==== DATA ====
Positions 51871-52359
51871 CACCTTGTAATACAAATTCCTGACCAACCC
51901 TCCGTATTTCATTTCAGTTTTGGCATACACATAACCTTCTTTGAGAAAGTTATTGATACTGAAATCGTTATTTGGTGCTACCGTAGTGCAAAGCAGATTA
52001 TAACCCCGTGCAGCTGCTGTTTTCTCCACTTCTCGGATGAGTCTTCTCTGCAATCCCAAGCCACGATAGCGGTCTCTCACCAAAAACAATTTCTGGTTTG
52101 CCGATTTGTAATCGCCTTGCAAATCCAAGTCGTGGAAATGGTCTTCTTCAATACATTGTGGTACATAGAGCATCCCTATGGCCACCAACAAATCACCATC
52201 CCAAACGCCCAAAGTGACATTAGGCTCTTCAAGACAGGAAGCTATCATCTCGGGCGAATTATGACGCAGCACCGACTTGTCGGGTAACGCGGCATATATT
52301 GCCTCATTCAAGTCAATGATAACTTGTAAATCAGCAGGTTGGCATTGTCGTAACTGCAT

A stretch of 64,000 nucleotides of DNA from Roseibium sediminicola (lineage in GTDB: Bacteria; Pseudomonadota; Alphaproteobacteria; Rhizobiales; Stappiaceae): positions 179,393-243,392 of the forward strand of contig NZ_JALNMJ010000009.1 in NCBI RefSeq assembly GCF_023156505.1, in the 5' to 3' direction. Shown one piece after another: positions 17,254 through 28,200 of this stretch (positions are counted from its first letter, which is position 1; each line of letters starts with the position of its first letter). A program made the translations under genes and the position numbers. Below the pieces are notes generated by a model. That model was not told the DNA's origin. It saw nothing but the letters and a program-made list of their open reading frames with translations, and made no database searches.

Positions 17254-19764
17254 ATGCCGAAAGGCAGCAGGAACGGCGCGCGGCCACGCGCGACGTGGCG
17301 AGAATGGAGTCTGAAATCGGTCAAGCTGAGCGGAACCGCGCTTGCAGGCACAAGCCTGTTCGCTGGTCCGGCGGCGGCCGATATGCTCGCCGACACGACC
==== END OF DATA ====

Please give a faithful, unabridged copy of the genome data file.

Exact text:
Positions 51871-52359
51871 CACCTTGTAATACAAATTCCTGACCAACCC
51901 TCCGTATTTCATTTCAGTTTTGGCATACACATAACCTTCTTTGAGAAAGTTATTGATACTGAAATCGTTATTTGGTGCTACCGTAGTGCAAAGCAGATTA
52001 TAACCCCGTGCAGCTGCTGTTTTCTCCACTTCTCGGATGAGTCTTCTCTGCAATCCCAAGCCACGATAGCGGTCTCTCACCAAAAACAATTTCTGGTTTG
52101 CCGATTTGTAATCGCCTTGCAAATCCAAGTCGTGGAAATGGTCTTCTTCAATACATTGTGGTACATAGAGCATCCCTATGGCCACCAACAAATCACCATC
52201 CCAAACGCCCAAAGTGACATTAGGCTCTTCAAGACAGGAAGCTATCATCTCGGGCGAATTATGACGCAGCACCGACTTGTCGGGTAACGCGGCATATATT
52301 GCCTCATTCAAGTCAATGATAACTTGTAAATCAGCAGGTTGGCATTGTCGTAACTGCAT

A stretch of 64,000 nucleotides of DNA from Roseibium sediminicola (lineage in GTDB: Bacteria; Pseudomonadota; Alphaproteobacteria; Rhizobiales; Stappiaceae): positions 179,393-243,392 of the forward strand of contig NZ_JALNMJ010000009.1 in NCBI RefSeq assembly GCF_023156505.1, in the 5' to 3' direction. Shown one piece after another: positions 17,254 through 28,200 of this stretch (positions are counted from its first letter, which is position 1; each line of letters starts with the position of its first letter). A program made the translations under genes and the position numbers. Below the pieces are notes generated by a model. That model was not told the DNA's origin. It saw nothing but the letters and a program-made list of their open reading frames with translations, and made no database searches.

Positions 17254-19764
17254 ATGCCGAAAGGCAGCAGGAACGGCGCGCGGCCACGCGCGACGTGGCG
17301 AGAATGGAGTCTGAAATCGGTCAAGCTGAGCGGAACCGCGCTTGCAGGCACAAGCCTGTTCGCTGGTCCGGCGGCGGCCGATATGCTCGCCGACACGACC